Britain's economy will lose about £22 billion ($29 billion, 24 billion euros) this year on the coronavirus-induced collapse of global travel, which could imperil three million jobs, an industry body forecast Wednesday.
International visitor spending could plunge by 78 percent from 2019, equating to a loss of £60 million per day or £420 million a week, the World Travel & Tourism Council (WTTC) predicted in a key report.
"Travellers and tourists are staying away from the UK in droves because of continuing uncertainty around travel restrictions designed to curb the spread of COVID-19," the WTTC stated.
It continued: "The severe impact on UK travel and tourism is laid bare by WTTC as the economic fallout from coronavirus continues to burn its way through the sector.
"Nearly three million jobs in the UK supported by travel and tourism are at risk of being lost in a 'worst case' scenario mapped out by WTTC economic modelling."
The nation's economy shrank by one fifth in the second quarter, more than any European neighbour, as the lockdown plunged the country into its deepest recession on record.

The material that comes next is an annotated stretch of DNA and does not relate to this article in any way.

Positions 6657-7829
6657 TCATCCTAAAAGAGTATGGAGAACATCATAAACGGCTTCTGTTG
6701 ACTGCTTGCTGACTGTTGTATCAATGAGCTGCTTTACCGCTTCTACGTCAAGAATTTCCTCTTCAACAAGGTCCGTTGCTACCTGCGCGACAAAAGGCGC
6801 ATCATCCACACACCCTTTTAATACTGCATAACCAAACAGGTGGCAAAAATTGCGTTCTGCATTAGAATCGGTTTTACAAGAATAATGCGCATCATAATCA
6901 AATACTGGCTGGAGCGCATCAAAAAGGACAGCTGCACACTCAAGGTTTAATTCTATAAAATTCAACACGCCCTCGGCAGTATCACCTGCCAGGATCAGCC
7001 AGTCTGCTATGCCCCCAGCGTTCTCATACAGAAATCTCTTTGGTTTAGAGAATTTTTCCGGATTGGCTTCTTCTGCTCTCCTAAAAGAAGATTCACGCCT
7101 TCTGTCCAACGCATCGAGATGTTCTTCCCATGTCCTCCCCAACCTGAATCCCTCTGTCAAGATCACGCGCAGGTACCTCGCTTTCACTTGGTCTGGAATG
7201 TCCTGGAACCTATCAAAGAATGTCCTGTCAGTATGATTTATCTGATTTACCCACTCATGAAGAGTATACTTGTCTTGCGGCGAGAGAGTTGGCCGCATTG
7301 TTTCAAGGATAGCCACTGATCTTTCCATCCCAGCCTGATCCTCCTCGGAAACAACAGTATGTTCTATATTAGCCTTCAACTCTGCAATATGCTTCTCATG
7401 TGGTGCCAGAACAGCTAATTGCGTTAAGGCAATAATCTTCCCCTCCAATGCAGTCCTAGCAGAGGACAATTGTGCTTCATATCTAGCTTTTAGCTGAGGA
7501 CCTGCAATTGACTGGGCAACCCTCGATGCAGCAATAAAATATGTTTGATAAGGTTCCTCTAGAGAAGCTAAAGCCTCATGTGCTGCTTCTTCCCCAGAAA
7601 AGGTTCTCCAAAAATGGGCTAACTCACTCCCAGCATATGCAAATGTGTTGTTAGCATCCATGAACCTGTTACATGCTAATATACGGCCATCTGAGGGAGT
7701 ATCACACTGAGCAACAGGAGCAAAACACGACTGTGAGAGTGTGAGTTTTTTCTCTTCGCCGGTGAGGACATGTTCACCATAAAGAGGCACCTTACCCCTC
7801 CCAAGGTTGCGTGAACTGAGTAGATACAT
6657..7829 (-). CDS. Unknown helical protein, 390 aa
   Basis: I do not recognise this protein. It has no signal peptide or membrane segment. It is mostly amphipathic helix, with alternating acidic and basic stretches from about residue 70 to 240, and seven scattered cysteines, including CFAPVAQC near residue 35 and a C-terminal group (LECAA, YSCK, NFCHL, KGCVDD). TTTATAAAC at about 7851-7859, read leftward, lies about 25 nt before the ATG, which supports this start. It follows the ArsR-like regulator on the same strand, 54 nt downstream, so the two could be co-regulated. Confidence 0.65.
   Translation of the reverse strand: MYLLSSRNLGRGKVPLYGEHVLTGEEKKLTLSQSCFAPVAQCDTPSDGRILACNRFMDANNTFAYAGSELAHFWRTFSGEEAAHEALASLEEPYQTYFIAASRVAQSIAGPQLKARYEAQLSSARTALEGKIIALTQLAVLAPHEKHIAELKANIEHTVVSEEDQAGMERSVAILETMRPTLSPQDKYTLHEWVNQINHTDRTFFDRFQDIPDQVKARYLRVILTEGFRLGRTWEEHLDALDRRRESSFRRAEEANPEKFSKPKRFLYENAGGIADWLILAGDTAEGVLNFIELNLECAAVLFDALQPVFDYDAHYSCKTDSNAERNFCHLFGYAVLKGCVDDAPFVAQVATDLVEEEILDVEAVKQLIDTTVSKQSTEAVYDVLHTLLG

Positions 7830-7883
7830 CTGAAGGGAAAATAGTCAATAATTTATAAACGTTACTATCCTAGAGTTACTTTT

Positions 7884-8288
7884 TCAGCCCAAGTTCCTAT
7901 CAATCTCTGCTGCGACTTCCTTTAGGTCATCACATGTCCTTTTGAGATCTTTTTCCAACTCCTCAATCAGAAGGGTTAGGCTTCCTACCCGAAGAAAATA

Tourists remain reluctant to visit because Britain is the European country worst hit by the coronavirus.
- 'Years to recover' -
Travel has also been discouraged after the UK government recently re-imposed quarantine on those returning from nations including Austria, Croatia, France, the Netherlands and Spain.
The WTTC added Wednesday that London has been hardest hit by the travel collapse because around 85 percent of tourist spending in the capital is from foreign visitors.
"The economic pain and suffering caused to millions of households across the UK, who are dependent upon Travel & Tourism for their livelihoods, is evident from the latest figures," added WTTC President Gloria Guevara in the report.
"The lack of international travel caused by the pandemic could wipe out more than £22 billion from the UK economy alone... from which it could take years to recover.
"It could also threaten London's position as one of the world's premier hubs for business and leisure travel which could see other destinations take over.
"We urgently need to replace stop-start quarantine measures with rapid, comprehensive and cost-effective test and trace programmes at departure points across the country."
British tourism's lobbying body VisitBritain had forecast Tuesday that the number of foreign tourists will plummet by 73 percent in 2020 to 11 million people on the back of the pandemic, which has grounded aircraft worldwide.